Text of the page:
Frequently Asked Questions

Equipment advice for beginners

For most newcomers to the sport - the first bit of advice is to join the club and come to the summer training sessions where you are introduced to the equipment which the club has available for your use - the club provides boats, paddles, bouyancy aids, spraydecks and helmets - you do not need (or are expected) to run out and buy all the equipment - wait until you are familiar with the gear and known what you want.

This information is intended to give you a basic introduction into the boat and associated equipment, these are just guidelines - as with every sport there are many levels of specialisation!

Kayak - Canoe - Boat:

This is what you sit in or on. There is a lot of subtle difference but in general in the UK most non-paddlers call them all a canoe. Which isn't quite right - the boats that Unuits (Eskimo's) are traditionally linked to are thought of as Kayaks, the boats that American Indians are traditionally linked to are thought of as canoes.
In this modern day we now have sit-on tops which aren't either. But as a simple definition a canoe or kayak isn't what what you are paddling, but how you paddle it !, - if there is a blade on each end of the shaft = you are Kayaking, if there is a single blade on one end of the shaft = you are Canoeing.

The boat has a front (bow), rear (stern) and an area you are seated in (cockpit).

If you are sitting in the boat (and it has a closed cockpit - like a traditional Eskimo boat) then in front of the cockpit is the front deck, behind the cockpit is the rear deck. This often has large inflated plastic bags in it called Airbags. Their purpose is to take up space so if the boat should capsize, then there is less room for the water to fill up. Less water in the boat means it is more bouyany and lighter and hence it is easier to recover and empty.

If you are sitting in the boat (and it has an open cockpit - like a traditional Native American boat) then you often have 'benches' (called thwarts) running across the boat.

Types of boats - the list can get pretty complex, but to keep it simple we'll have 4.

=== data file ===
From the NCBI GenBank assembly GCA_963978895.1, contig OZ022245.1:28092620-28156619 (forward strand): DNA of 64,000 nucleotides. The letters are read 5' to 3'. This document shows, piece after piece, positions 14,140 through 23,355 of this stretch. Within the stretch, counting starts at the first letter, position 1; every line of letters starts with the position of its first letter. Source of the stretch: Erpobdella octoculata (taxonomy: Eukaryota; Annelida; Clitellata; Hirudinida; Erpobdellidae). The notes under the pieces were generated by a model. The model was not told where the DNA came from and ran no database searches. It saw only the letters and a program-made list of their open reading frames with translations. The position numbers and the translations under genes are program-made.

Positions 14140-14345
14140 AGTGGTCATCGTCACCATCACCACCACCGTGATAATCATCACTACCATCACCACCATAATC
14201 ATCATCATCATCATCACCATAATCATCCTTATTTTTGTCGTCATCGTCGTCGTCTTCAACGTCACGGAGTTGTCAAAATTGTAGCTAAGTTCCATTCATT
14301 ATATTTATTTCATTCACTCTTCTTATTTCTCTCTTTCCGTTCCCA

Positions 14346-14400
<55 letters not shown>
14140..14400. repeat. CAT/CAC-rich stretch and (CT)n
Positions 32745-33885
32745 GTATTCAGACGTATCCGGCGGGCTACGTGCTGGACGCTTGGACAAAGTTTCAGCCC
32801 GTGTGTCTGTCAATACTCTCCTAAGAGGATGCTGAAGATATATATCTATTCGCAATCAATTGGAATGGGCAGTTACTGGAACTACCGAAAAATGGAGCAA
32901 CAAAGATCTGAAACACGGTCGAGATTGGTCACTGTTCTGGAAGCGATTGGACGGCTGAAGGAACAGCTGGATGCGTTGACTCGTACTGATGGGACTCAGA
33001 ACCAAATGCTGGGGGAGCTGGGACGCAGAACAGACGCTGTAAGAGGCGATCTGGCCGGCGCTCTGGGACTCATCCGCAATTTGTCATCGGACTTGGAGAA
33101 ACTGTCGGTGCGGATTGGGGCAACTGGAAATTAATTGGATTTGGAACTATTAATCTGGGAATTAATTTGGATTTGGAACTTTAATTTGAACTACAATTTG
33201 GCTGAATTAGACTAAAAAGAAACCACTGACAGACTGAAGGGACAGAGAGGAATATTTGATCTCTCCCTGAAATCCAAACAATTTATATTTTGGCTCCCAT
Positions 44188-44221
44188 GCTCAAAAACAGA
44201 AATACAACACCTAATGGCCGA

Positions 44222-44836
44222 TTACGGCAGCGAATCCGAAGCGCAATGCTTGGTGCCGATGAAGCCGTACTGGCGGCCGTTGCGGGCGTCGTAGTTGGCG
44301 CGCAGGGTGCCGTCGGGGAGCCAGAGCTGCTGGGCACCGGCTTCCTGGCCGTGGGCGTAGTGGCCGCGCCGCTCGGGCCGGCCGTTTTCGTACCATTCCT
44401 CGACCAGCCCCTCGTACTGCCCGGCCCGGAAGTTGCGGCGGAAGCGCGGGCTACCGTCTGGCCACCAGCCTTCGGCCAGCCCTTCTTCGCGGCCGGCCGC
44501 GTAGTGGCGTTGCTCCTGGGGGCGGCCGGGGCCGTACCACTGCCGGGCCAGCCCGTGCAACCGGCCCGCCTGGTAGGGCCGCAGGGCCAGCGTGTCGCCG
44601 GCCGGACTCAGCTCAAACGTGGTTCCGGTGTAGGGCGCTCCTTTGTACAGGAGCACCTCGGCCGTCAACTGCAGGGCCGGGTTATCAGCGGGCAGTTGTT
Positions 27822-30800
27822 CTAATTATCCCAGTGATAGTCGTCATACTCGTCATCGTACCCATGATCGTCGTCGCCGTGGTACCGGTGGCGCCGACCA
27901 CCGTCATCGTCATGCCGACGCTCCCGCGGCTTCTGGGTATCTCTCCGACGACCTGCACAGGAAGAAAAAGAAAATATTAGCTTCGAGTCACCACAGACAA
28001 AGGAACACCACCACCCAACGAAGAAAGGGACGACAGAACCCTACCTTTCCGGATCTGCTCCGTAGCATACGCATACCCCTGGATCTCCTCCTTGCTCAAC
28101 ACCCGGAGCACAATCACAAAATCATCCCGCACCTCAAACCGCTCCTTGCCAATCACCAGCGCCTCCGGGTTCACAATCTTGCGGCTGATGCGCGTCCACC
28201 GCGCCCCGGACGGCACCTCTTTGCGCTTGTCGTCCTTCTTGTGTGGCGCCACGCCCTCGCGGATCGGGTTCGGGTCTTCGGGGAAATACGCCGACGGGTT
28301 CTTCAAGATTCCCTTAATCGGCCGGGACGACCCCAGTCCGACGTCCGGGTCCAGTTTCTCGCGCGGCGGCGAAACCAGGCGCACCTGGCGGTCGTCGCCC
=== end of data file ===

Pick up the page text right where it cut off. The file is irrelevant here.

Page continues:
There are a lot of exceptions though - you can get very short Open Canoes designed for a single paddler to take on white water.


On most kayaks, you can have a spraydeck fitted across the cockpit to keep water out, expecially useful when you move to white water.

The club provides nylon based spraydecks as they are good for general purpose and learning, people with their own equipment tend to have Neoprene ones which are more effective but require more experience.


The club provides general purpose paddles, people with their own equipment tend to have different ones with different features.

Feather: This is the term for the degree offset (or 'twist') between the paddle blades as you look along the shaft. As the blades are 'twisted', you need to rotate the shaft slightly as you paddle, this is one of basic skills that you learn with the coaches.

Symmetric / Asymmetric: Some paddle blades look the same (symmetrical) across the shaft, these are easy to use and are provided by the club. Other ones are different shapes across the shaft (asymmetrical). There is a reason for it and it's not just because they look better!.

Here's the science bit if you're interested: as a blade is pulled through the water, the water moves around the edges of the blade, this can cause the paddle to feel like it is 'fluttering' in your hands. So you grip it tighter to lessen the flutter. By gripping tighter you increase the strain on your wrists, etc.
The shape of the Asymmetrical blade reduces this effect of fluttering as it makes the water flow more evenly over both edges of blade. Less flutter means you can grip the paddle less so reducing the strain. (This is a nutshell summary of the theory, it's not exhaustive).

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